Description - Love in Exile by Bahaa Taher
In Love in Exile Bahaa Taher presents multilayered variations on the themes of exile, disillusionment, failed dreams, and the redemptive power of love. Unwilling to recant his Nasserist beliefs, the unnamed narrator is an Egyptian journalist in a self-imposed exile in Europe after conflict with the management of his newspaper and a divorce from his wife. Absorbed in introspection over his impotent position at the paper and in ill health, he suddenly finds himself faced with two issues he cannot ignore: the escalating tensions in Israeli-occupied Lebanon and, more personally, an unexpected love affair with a much younger Austrian woman, Brigitte. The narrator's familial exile has left him a "long-distance father" facing the difficulties of raising children from whom he is rapidly growing distant. His son is drifting into fundamentalism while his daughter falls under the materialistic sway of the west. After struggling mightily to remain part of their lives, he finds himself marginalized and rejected. Brigitte, also an exile of sorts, encourages him to turn his back on the problems and pressures of the everyday world and cocoon himself in the warmth of their love.
However, the horror of events surrounding the occupation of Lebanon in 1982 soon shocks them out of their contentment and safety. The issues of love, regret, complacency, and complicity are explored in this haunting work. Bahaa Taher's highly original novel-"an expansive vision that encompasses world and homeland, north and south, self and other" (l'tidal Osman, Nidaa magazine)-is eminently captured by Farouk Abdel Wahab's fluid translation.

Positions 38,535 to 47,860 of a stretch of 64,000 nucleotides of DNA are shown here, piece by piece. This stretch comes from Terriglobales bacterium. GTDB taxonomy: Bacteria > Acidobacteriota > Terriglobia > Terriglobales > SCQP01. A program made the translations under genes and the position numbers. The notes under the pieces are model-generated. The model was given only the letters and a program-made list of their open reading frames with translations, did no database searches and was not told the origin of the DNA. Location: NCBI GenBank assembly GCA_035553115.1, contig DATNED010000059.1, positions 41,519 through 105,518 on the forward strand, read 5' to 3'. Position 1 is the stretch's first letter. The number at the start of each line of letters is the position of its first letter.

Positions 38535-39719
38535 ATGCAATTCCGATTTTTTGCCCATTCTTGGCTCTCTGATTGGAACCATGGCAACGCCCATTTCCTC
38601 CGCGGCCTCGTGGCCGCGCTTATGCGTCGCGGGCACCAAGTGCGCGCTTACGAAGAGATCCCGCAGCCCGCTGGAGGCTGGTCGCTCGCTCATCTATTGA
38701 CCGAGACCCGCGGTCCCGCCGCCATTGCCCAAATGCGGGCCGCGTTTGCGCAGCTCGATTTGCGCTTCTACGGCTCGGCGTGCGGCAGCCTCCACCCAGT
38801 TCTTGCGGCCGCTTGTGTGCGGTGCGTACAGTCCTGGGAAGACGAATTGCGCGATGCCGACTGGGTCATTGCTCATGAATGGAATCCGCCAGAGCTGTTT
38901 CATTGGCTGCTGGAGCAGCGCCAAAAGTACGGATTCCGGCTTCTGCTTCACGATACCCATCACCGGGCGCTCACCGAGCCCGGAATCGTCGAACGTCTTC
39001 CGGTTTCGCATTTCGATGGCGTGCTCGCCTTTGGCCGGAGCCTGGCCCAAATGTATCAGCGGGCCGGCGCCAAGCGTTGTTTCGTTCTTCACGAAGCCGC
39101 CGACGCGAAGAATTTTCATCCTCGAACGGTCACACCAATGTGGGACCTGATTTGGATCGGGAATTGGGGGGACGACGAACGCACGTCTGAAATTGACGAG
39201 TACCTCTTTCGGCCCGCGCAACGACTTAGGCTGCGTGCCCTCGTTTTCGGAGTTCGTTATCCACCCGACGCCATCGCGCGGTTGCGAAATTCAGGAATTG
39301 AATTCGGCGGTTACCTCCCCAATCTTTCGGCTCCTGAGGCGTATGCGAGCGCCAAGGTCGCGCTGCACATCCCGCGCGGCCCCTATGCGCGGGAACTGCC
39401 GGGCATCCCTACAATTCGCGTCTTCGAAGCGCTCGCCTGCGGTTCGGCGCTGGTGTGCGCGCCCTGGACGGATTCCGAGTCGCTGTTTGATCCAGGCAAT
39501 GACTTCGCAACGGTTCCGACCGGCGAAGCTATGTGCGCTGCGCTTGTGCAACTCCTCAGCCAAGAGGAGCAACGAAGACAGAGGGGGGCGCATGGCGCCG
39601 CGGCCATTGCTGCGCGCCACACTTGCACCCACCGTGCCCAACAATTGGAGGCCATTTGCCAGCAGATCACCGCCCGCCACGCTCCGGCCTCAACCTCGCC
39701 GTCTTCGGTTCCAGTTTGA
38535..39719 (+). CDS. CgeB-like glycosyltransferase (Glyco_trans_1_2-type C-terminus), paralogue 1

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(200mm x 125mm x 18mm)
The American University in Cairo Press
Publisher: The American University in Cairo Press
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Author Biography - Bahaa Taher
Bahaa Taher was born in 1935 in Cairo and published his first short story in 1964. After living in Switzerland in the 1980s and 90s, he returned to Egypt and received much literary acclaim. He received the State Award of Merit in Literature, Egypt's highest honor for writing, in 1998 and the Italian Giuseppe Acerbi prize for his novel Aunt Safiyya and the Monastery in 2000. Farouk Abdel Wahab, the Ibn Rushd Professorial Lecturer in Arabic at the University of Chicago, has translated numerous Arabic works of fiction, most recently A Certain Woman by Hala El Badry (AUC Press, 2003).